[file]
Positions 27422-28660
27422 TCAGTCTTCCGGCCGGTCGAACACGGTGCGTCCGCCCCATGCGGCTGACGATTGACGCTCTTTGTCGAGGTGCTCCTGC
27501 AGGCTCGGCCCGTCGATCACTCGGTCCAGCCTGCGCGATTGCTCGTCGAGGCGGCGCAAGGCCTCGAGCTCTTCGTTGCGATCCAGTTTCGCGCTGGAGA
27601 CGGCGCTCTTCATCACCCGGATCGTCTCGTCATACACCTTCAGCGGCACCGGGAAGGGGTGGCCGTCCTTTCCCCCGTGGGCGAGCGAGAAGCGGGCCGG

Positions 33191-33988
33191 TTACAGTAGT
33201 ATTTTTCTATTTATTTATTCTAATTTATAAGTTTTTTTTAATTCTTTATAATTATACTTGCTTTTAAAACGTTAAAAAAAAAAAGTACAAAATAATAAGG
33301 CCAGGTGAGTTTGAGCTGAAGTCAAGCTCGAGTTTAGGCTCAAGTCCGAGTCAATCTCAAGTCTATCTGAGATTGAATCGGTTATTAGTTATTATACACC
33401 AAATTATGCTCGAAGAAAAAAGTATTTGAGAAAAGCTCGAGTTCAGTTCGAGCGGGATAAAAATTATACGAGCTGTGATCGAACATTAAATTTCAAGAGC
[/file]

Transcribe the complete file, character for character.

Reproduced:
Positions 27422-28660
27422 TCAGTCTTCCGGCCGGTCGAACACGGTGCGTCCGCCCCATGCGGCTGACGATTGACGCTCTTTGTCGAGGTGCTCCTGC
27501 AGGCTCGGCCCGTCGATCACTCGGTCCAGCCTGCGCGATTGCTCGTCGAGGCGGCGCAAGGCCTCGAGCTCTTCGTTGCGATCCAGTTTCGCGCTGGAGA
27601 CGGCGCTCTTCATCACCCGGATCGTCTCGTCATACACCTTCAGCGGCACCGGGAAGGGGTGGCCGTCCTTTCCCCCGTGGGCGAGCGAGAAGCGGGCCGG

Positions 33191-33988
33191 TTACAGTAGT
33201 ATTTTTCTATTTATTTATTCTAATTTATAAGTTTTTTTTAATTCTTTATAATTATACTTGCTTTTAAAACGTTAAAAAAAAAAAGTACAAAATAATAAGG
33301 CCAGGTGAGTTTGAGCTGAAGTCAAGCTCGAGTTTAGGCTCAAGTCCGAGTCAATCTCAAGTCTATCTGAGATTGAATCGGTTATTAGTTATTATACACC
33401 AAATTATGCTCGAAGAAAAAAGTATTTGAGAAAAGCTCGAGTTCAGTTCGAGCGGGATAAAAATTATACGAGCTGTGATCGAACATTAAATTTCAAGAGC